... 2 The rate of recovery following exercise-induced muscle damage (EIMD) has been studied in relation to training experience, 4 age, 5 and gender, 6 while many studies explored efficient ways to facilitate recovery and to shed light on the individual recovery mechanisms. [7][8][9] These studies notwithstanding, the variability in recovery rate between and within participants remains uncertain. More in-depth and accurate tools for tracking muscle state are therefore needed to increase the sensitivity to early/pre-symptomatic muscle damage and facilitate muscle recovery after acute damage. ...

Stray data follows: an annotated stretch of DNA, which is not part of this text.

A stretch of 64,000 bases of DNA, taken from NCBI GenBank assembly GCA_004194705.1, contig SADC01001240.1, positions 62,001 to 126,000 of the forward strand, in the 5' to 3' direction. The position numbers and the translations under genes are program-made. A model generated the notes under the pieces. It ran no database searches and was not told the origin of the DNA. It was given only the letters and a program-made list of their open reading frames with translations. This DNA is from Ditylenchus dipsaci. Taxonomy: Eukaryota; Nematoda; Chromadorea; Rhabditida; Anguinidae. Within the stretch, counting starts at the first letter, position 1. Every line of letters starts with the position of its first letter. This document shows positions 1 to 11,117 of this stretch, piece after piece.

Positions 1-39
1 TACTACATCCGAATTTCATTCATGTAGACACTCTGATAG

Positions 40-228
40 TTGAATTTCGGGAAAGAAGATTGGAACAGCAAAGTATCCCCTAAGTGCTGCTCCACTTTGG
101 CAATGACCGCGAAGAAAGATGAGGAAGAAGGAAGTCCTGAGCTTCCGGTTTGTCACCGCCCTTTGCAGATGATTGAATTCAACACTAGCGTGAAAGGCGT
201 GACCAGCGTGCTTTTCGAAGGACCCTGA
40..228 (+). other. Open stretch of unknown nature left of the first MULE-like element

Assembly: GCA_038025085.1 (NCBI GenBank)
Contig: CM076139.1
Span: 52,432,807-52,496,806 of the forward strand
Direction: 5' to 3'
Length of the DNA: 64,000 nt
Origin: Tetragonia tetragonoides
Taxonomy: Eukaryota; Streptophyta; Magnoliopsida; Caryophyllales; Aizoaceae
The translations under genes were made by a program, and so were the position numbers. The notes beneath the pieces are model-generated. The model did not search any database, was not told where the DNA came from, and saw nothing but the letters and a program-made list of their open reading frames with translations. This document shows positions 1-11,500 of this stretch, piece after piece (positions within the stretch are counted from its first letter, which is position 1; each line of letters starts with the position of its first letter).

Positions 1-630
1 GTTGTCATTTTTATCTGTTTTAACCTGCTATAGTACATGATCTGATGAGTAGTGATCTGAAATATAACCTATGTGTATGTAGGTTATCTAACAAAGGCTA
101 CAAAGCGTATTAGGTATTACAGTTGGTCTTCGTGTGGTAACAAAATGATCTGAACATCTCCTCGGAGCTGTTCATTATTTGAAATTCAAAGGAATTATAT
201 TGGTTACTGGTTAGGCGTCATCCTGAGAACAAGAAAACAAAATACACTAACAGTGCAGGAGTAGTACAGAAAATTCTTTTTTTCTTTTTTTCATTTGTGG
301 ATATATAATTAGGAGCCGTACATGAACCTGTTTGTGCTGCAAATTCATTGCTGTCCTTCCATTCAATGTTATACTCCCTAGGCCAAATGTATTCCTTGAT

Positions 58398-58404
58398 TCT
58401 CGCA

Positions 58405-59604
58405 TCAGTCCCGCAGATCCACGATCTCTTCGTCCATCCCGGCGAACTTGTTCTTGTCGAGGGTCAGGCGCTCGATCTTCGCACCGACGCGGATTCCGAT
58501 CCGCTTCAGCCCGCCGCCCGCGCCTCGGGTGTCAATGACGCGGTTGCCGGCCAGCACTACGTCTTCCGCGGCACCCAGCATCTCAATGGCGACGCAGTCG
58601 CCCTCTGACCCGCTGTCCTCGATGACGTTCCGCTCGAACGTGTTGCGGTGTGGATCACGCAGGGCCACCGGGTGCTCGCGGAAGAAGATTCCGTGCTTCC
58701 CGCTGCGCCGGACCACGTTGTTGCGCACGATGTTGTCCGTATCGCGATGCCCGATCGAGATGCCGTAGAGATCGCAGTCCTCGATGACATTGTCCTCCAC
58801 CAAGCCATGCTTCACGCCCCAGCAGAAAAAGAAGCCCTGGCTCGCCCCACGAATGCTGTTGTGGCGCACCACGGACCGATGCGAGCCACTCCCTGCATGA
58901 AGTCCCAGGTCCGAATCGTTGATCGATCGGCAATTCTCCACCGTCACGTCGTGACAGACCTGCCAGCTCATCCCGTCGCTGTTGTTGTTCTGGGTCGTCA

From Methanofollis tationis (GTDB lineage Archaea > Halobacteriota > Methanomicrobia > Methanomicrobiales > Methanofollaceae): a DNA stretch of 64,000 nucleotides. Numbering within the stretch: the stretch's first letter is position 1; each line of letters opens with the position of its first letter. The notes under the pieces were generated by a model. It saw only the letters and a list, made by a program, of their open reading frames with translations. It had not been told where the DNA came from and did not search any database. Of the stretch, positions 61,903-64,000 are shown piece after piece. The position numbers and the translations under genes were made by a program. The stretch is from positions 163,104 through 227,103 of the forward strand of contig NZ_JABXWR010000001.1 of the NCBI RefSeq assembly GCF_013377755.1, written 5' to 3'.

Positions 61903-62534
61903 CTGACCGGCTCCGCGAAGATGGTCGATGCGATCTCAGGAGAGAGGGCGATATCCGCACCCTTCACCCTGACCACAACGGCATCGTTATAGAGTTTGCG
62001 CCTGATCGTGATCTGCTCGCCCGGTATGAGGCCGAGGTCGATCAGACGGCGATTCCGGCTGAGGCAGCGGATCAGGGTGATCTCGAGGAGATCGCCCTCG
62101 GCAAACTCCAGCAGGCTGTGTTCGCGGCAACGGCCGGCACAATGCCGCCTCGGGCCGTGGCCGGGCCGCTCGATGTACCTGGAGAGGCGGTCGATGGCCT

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Purpose: Postexercise recovery rate is a vital component of designing personalized training protocols and rehabilitation plans. Tracking exercise-induced muscle damage and recovery requires sensitive tools that can probe the muscles' state and composition noninvasively. Methods: Twenty-four physically active males completed a running protocol consisting of a 60-min downhill run on a treadmill at -10% incline and 65% of maximal heart rate. Quantitative mapping of MRI T2 was performed using the echo-modulation-curve algorithm before exercise, and at two time points: 1 h and 48 h after exercise. Results: T2 values increased by 2%-4% following exercise in the primary mover muscles and exhibited further elevation of 1% after 48 h. For the antagonist muscles, T2 values increased only at the 48-h time point (2%-3%). Statistically significant decrease in the SD of T2 values was found following exercise for all tested muscles after 1 h (16%-21%), indicating a short-term decrease in the heterogeneity of the muscle tissue. Conclusion: MRI T2 relaxation time constitutes a useful quantitative marker for microstructural muscle damage, enabling region-specific identification for short-term and long-term systemic processes, and sensitive assessment of muscle recovery following exercise-induced muscle damage. The variability in T2 changes across different muscle groups can be attributed to their different role during downhill running, with immediate T2 elevation occurring in primary movers, followed by delayed elevation in both primary and antagonist muscle groups, presumably due to secondary damage caused by systemic processes.